There’s a mystery upon the motorists of Boulder County, Colorado who travel Highway 287 between Lafayette and Longmont. The mystery could be rooted in artistic expression or in a simple act of littering but something tells me it’s meant to communicate a message. If you travel Highway 287, you will have absolutely noticed books scattered along the median lane for a stretch of a few hundred feet – the pages fluttering as vehicles pass by on either side of the highway. They are books and only books with no other sign of litter and are seemingly sprinkled along the median as if they are on exhibit.

I first noticed them a few months ago but dismissed them as a single occurrence of unintentional littering. I thought perhaps they flew out of the back of a truck. However, after the books had disappeared, I noticed more a couple weeks later and they were in the same stretch of road just north of the Safeway on the corner of Arapahoe Road and Highway 287. Again, I thought it was odd but I dismissed them once more. Soon, the books disappeared for a second time; and again, the road was clear and I had put the occurrence out of mind. It’s now early December of 2014 and I was making my way to work this morning and low and behold, the books have reappeared. I travel this stretch of road in my commute from home to work and back. One thing that is certain is that the books emerge and vanish in the late evening like a phantasmagorical reverie. Are these occurrences coincidences or do they possess a deeper meaning being initiated by the perpetrator who placed them there?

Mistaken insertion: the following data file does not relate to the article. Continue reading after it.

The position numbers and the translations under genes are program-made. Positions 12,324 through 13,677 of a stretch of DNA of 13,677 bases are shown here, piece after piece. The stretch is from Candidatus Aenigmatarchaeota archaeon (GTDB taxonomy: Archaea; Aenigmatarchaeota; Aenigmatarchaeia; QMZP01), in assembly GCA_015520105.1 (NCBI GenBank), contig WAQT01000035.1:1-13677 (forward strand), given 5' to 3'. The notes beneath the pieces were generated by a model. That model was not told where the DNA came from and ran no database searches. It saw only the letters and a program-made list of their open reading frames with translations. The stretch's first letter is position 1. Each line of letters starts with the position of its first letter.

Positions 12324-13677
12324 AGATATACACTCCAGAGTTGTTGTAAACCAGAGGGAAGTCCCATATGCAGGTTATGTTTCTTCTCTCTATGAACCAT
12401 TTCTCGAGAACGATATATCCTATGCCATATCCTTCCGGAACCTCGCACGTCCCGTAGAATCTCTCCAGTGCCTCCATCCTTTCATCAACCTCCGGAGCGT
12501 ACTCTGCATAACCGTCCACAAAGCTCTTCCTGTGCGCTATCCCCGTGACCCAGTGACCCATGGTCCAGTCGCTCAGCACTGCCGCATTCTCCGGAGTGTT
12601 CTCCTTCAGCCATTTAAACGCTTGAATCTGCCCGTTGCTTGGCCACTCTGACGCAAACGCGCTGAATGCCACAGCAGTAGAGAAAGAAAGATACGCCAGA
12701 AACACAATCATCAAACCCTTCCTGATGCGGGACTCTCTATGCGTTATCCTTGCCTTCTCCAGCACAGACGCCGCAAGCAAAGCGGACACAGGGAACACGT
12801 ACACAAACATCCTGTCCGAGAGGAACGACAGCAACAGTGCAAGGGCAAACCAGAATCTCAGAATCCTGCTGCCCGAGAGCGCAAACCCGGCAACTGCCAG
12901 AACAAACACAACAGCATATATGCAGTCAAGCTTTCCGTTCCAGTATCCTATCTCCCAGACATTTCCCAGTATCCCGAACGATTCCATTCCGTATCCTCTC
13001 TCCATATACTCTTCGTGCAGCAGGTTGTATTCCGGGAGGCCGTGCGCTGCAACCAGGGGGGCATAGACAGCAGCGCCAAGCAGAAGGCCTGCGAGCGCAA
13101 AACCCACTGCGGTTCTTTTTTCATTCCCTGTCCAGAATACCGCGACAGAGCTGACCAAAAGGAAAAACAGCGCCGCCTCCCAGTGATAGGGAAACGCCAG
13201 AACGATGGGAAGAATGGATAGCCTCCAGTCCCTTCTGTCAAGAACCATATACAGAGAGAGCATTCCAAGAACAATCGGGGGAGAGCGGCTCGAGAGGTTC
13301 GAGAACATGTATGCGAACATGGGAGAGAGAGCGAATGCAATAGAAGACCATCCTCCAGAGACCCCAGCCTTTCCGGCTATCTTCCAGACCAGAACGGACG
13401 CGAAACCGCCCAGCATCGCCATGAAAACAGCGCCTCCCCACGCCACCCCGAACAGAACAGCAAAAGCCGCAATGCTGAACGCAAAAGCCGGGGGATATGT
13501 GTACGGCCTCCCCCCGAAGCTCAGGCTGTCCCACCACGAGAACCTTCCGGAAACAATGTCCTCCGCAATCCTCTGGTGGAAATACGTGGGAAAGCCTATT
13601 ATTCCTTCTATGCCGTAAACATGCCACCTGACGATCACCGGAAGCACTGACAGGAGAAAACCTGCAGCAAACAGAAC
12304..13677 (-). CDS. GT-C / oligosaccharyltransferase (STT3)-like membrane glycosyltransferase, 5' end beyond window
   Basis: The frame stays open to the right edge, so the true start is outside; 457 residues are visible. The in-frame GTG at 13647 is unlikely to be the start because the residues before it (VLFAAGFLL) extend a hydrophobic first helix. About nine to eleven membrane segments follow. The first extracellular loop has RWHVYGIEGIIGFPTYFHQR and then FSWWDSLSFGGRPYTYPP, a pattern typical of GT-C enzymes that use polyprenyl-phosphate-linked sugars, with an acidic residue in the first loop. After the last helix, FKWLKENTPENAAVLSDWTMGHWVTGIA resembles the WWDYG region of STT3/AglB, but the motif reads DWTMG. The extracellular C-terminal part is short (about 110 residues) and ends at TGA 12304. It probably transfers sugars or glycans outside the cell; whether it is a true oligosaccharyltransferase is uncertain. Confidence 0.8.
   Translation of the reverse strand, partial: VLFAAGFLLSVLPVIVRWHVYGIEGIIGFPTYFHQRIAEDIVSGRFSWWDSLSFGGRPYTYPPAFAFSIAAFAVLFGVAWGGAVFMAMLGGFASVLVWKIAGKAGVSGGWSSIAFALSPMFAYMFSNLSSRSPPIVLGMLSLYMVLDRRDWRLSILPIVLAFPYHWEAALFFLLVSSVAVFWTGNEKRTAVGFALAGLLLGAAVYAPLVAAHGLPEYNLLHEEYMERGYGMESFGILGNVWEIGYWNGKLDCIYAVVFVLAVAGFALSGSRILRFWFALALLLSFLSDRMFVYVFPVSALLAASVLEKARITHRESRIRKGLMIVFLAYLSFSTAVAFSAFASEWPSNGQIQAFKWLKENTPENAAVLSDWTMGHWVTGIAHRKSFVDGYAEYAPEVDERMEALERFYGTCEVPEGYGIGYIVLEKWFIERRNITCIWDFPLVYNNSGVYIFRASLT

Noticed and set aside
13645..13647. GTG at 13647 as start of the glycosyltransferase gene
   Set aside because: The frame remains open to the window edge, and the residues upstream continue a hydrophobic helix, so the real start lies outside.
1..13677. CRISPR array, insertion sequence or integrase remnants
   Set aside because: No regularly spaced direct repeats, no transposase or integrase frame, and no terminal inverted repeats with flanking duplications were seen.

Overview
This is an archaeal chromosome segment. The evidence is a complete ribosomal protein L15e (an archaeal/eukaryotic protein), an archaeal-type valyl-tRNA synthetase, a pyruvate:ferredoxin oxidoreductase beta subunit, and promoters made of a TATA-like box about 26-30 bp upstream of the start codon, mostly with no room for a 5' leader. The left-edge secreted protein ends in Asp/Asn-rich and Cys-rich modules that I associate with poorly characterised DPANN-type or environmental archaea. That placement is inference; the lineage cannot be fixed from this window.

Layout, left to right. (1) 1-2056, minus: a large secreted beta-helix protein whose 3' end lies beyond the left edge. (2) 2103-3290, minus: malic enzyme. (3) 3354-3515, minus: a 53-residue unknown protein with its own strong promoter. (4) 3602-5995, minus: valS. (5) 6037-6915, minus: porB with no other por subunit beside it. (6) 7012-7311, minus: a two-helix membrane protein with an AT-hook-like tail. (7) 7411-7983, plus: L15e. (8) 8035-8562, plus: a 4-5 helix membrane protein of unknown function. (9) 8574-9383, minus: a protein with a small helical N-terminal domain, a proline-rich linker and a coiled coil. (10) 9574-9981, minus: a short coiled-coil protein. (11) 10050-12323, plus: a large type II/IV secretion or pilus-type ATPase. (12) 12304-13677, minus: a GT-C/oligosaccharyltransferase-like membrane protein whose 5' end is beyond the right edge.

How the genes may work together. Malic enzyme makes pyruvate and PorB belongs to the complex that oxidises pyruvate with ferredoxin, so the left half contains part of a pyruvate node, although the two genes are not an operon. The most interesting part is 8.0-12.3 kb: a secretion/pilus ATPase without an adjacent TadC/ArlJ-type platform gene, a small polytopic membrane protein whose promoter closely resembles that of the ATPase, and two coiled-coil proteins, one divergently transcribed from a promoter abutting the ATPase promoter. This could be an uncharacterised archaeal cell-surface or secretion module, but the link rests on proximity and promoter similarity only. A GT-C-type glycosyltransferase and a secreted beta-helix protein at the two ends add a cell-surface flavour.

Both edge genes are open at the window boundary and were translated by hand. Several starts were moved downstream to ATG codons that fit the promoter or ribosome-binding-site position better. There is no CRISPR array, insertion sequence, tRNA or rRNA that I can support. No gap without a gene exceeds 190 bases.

A motorist’s perception of the books while passing by the 25 to 50 of them on their left hand side at 60 miles per hour disallows them to see the title and the author. However, the books are paperback, used, and have been read prior to their placement on the road. This can be told by the fact that the books are open, the spine has been creased, allowing for the pages to flail freely while facing the sky. There’s a sense of beauty to their position in space and time but a sense of sadness as well.

It seems to me that the message being communicated by the books is that we too often bypass information being strewn about for us to freely consume. Perhaps, we do not take advantage enough of the opportunities to learn, to venture, or to expand our minds. If only more of us could pause the rampant, non-stop forces that distract us from experiencing and saturating ourselves in the moment, maybe there is a hidden benefit. Whatever the message may be, if a message is intended at all, I suggest we look deeper into ourselves and our situation as a society. Consider asking yourself: where are we going? And, what are we passing up as we try to get there so quickly? You might surprise yourself with your answer.

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